Meghan Yates & The Reverie Machine: The Brightest Night

Meghan Yates & The Reverie Machine cd web

It’s almost impossible to categorize Meghan Yates & The Reverie Machine, as their sophomore album, The Brightest Night, seems to transcend genre.

Meghan Yates’ solo career got its start in 2002 in Portland, Maine. She was walking down the street, humming, when the owner of a local club ran out, grabbed her by the arm, and asked her to sing right then and there. Although she was unprepared, Yates sang an a’capella song she had finished writing earlier in the day. About a month later she performed a 30-minute set of acapella songs, and picked up the guitar soon after.

Yates recorded a few solo albums before meeting her husband and bassist, Mordechai Rosenblatt. Together they formed The Reverie Machine in 2009 and released their debut album, Not By Blood in 2012. They have collaborated with many different musicians in order to produce the unique and full sound they do. Along with Yates and Rosenblatt, The Brightest Night features Elliot Heeschen on drums and percussion; Peter Himmer on vibraphone, piano, organ and synth; Thomas Deakin on alto sax; Seth Mullendore on baritone sax; Sarah Hallie Richardson: backing vocals; and Nathaniel Johnson on synth.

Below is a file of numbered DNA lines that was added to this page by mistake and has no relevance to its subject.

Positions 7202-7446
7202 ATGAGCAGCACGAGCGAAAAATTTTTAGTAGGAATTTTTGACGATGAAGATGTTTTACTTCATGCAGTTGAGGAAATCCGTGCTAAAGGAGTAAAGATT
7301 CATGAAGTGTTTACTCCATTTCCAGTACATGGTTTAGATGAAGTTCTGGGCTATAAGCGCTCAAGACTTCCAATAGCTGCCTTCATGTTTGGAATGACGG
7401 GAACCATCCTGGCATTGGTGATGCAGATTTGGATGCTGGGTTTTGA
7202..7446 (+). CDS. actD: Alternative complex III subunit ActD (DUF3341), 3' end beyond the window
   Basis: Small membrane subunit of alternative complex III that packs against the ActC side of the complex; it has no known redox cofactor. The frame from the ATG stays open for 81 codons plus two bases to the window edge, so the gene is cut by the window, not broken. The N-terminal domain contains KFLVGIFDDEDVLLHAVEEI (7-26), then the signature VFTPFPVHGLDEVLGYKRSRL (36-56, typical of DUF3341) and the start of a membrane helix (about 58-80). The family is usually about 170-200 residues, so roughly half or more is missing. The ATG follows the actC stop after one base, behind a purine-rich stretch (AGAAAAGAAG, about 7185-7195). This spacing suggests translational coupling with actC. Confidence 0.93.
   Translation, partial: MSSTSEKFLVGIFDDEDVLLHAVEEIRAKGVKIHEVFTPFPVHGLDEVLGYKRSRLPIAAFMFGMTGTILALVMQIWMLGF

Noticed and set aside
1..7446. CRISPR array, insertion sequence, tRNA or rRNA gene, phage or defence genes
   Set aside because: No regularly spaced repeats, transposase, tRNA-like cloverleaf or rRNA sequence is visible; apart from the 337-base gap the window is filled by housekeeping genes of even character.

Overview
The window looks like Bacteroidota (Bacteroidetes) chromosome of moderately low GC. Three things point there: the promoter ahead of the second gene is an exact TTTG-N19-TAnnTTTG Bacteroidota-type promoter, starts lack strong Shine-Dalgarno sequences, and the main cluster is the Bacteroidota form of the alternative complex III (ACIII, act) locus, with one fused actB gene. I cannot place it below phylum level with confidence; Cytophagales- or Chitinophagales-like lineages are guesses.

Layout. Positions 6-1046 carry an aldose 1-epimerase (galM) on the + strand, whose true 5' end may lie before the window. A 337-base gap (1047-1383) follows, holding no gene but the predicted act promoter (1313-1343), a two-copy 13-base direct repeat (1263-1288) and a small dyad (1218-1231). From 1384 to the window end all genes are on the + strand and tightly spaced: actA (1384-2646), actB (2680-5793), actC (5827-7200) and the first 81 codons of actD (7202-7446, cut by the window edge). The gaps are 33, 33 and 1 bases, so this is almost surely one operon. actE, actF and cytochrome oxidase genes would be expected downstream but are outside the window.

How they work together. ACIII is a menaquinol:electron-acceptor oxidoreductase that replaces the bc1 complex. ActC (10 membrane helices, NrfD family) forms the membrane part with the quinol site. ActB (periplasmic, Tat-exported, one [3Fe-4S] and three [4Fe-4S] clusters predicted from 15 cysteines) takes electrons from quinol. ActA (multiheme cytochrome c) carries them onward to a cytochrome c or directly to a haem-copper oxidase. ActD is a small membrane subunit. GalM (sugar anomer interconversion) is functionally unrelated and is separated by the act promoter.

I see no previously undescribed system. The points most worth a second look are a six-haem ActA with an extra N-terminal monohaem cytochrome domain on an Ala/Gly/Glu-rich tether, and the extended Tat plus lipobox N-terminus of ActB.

To say Meghan Yates has a beautiful voice would be an understatement. It’s too powerful to just simply be beautiful. There’s a depth and darkness in her voice that is so unique. Layer that on top of jazz-infected bass, percussion, and sax and you’re in for an experience that is a bit chaotic and psychedelic at times (in the absolute best way), but also incredibly deep and soulful.

The Brightest Night is a diverse and all-encompassing album, from the up-tempo jazz feel “Waking Dreams” to the soft but driving build up to a powerful climax of sound in “Everyone Deserves Love.” It’s music for the senses. It’s big, in the macro sense that it’s about the spectrum of humanity and what it means to exist. At the same time, it’s incredibly personal in its ability to speak to individuals and force them to look inside themselves. As Sam Pfeifle said in his review of their first album, “… This is music taken straight from your very marrow …”

See meghanyatesandthereveriemachine.com.

-Taylor Sutton

Published in the December 2015 issue of What’s Up! Magazine